Anglers are catching hatchery coho in the lower Rogue, and there are reports of coho in the Grants Pass area.
Fishing for summer steelhead in the middle ane upper Rogue should be good for the next month or two due to a strong run this year.
Both boat ramps at Lost Creek Reservoir are usable at this time, and large trout were stocked there last week. Trout fishing should be very good at Lost Creek through the winter and early spring.
Bottomfish anglers may now fish at all depths for the remainder of the year. The daily bag limit for marine fish is 5 plus 2 lingcod. The retention of cabezon is now closed for the remainder of the year.
Anglers may also choose to fish the offshore longleader fishery outside of the 40-fathom regulatory line which is open year round. The longleader fishery has a daily bag limit of 10 fish made of yellowtail, widow, canary, redstripe, greenstripe, silvergray, and bocaccio rockfish. No other groundfish are allowed and offshore longleader fishing trips cannot be combined with traditional bottomfish, flatfish or halibut trips.
Salmon fishing is open through Oct. 31 from Cape Falcon to Humbug Mountain with a limit of two salmon per day. But salmon anglers are limited to fishing inside the 40 fathom line.
From Humbug Mountain to the OR/CA border, salmon fishing closed on Aug. 26. The Chetco River Fall Chinook State Waters Terminal Fishery will open on Oct. 13-14 with a daily bag limit of 1 Chinook per angler.
The Nearshore halibut season is open seven days a week and as of Sept. 30 there is 34 percent of the quota remaining. The remaining 7,968 lbs of the All-depth quota was moved to the nearshore halibut quota on Sept. 6.
For the southern Oregon Subarea, halibut is open 7 days a week through Oct. 31 or attaining the quota of 8,982 lbs. As of Sept. 30 there is 40 percent of the quota remaining.
From Pete Heley at PeteHeley.com
Salmon fishing remains fair on the lower Umpqua River at Winchester Bay. But few chinooks or finclipped cohos are being caught. Bank anglers seem to be doing every bit as good as the boat anglers.
The coho salmon seasons on Siltcoos. Tahkenitch and Tenmile lakes opened on October 1st and second rod validations immediately became invalid on those three lakes. No salmon have been reported yet in all three lakes, but a series of high tides could get salmon into the Siltcoos River, but there may not be enough water flowing through the fish ladder at the dam for the salmon to actually use it and move upstream past Highway 101 where they become legal to fish for. Very seldom do Tahkenitch and Tenmile lakes get any coho salmon before the end of October. The lower deadline on Tahkenitch Lake is the Highway 101 Bridge. The lower deadline on Tenmile Lakes is the bridge on Hilltop Drive in Lakeside.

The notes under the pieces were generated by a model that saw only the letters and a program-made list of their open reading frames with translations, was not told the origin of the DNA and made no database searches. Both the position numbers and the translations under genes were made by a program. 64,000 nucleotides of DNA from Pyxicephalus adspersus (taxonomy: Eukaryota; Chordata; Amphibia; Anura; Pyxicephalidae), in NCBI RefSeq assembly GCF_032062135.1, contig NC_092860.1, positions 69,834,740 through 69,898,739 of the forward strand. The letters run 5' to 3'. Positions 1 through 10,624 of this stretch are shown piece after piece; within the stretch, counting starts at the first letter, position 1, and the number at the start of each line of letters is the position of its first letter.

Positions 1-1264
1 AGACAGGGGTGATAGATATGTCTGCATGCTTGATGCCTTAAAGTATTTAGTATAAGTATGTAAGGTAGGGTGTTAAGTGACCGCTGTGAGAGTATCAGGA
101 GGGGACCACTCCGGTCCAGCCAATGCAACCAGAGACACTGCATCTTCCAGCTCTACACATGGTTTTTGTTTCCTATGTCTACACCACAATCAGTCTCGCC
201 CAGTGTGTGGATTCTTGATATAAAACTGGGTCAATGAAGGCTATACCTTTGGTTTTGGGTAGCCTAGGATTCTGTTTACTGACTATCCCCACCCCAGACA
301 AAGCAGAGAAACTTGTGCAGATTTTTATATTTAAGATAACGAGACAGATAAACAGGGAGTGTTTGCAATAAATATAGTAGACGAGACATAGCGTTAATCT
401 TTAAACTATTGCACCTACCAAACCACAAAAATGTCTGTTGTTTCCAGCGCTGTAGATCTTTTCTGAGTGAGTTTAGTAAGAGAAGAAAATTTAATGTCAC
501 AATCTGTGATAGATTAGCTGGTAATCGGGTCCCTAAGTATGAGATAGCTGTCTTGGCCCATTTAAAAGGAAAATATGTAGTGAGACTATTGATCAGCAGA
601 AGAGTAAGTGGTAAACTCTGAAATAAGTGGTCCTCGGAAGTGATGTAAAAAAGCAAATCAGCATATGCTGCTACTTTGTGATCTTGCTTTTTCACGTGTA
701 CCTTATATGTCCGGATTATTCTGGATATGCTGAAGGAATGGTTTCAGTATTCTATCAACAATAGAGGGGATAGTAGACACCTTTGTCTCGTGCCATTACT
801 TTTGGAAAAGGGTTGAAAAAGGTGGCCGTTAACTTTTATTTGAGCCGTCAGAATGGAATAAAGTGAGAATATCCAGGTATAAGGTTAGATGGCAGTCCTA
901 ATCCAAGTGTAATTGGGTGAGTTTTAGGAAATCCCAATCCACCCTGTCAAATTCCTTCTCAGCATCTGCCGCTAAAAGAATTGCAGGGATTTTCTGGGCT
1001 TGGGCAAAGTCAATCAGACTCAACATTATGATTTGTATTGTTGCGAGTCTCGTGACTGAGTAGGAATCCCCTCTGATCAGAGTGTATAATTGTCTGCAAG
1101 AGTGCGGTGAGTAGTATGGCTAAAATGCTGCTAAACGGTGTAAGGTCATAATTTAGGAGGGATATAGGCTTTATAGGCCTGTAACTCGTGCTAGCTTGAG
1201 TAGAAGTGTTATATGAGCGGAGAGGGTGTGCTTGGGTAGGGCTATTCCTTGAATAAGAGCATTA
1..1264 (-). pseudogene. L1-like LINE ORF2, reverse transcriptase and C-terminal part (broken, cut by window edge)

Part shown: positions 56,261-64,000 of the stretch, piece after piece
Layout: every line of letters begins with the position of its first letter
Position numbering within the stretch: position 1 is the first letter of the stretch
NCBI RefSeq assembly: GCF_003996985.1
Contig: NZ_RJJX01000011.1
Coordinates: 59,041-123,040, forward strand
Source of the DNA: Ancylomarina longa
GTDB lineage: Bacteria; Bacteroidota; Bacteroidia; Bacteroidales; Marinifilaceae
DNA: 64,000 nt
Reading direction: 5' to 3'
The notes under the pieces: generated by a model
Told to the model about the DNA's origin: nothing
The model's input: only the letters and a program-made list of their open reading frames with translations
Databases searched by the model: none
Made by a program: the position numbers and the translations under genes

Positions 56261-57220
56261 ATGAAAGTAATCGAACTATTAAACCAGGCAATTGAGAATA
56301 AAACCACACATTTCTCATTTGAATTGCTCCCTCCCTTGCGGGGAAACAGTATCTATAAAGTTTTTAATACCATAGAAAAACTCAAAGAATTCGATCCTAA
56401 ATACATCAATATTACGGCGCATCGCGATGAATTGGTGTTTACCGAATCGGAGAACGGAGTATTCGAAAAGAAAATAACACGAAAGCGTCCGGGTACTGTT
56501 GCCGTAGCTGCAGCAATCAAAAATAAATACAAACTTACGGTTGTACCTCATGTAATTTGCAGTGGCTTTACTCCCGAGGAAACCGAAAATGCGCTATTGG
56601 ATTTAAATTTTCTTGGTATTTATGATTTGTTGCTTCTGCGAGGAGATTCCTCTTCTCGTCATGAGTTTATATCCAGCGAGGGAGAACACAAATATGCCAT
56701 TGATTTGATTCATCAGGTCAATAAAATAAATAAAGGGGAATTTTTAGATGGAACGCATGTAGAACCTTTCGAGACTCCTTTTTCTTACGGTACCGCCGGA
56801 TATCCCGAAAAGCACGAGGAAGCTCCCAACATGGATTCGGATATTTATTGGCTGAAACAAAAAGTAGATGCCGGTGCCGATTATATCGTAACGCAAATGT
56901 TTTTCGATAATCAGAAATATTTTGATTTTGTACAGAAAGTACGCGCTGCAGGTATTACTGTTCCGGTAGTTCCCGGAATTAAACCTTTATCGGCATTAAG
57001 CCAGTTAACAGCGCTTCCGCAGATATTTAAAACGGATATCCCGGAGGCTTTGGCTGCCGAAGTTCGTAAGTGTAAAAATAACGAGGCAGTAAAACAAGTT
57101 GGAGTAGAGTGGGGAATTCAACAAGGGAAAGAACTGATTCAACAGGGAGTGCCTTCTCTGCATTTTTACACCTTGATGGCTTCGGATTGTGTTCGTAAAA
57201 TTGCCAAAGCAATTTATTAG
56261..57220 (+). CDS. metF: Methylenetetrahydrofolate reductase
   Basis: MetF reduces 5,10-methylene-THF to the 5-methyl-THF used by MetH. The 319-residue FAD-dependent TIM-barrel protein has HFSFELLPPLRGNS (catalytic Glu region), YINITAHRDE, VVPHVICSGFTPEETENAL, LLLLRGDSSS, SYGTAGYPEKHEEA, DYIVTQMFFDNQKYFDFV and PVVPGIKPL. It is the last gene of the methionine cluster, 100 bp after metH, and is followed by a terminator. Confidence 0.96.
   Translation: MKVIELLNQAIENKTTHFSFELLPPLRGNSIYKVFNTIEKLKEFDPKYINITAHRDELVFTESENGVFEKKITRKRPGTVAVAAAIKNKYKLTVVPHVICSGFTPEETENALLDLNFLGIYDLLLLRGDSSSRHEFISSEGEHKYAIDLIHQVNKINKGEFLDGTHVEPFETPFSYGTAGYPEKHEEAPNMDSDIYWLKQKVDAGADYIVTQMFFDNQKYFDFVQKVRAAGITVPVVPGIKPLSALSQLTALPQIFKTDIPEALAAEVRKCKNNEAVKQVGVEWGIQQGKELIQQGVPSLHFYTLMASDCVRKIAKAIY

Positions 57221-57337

It most likely will not be a productive coho season on these lakes, but at least anglers can keep wild or unclipped coho salmon. The daily limit is one adult and one jack salmon per day and the season limit, which includes all three lakes, is five adult salmon. Anglers are supposed to quit salmon fishing after keeping an adult coho salmon.
The Chetco bubble fishery opens for the first of two weekends on Oct. 6-7.
Striped bass angling on the Smith and Coquille rivers should remain poor to fair through October when it typically slows to a crawl.
Afternoon fishing for smallmouth bass should be fair to good, but slower in numbers than during the summer, but the chances of bass longer than 15-inches will be improved.
Afternoon fishing for largemouth bass should be productive on most area lakes.
Ocean crabbing remains good, but the recreational season will close on October 15th. River and bay crabbing will remain open all year – subject to emergency closures for elevated toxin levels.
Bottomfishishing in marine waters deeper than 180 feet, using convential angling methods, reopened on October 1st and fishing has been very good. Long leader bottomfishing is still legal in waters deeper than 240 feet, but almost every marine angler is opting for the conventional techniques – which allows them to keep two lingcod (22-inch minimum) and five bottomfish. Cabezon are still illegal to keep.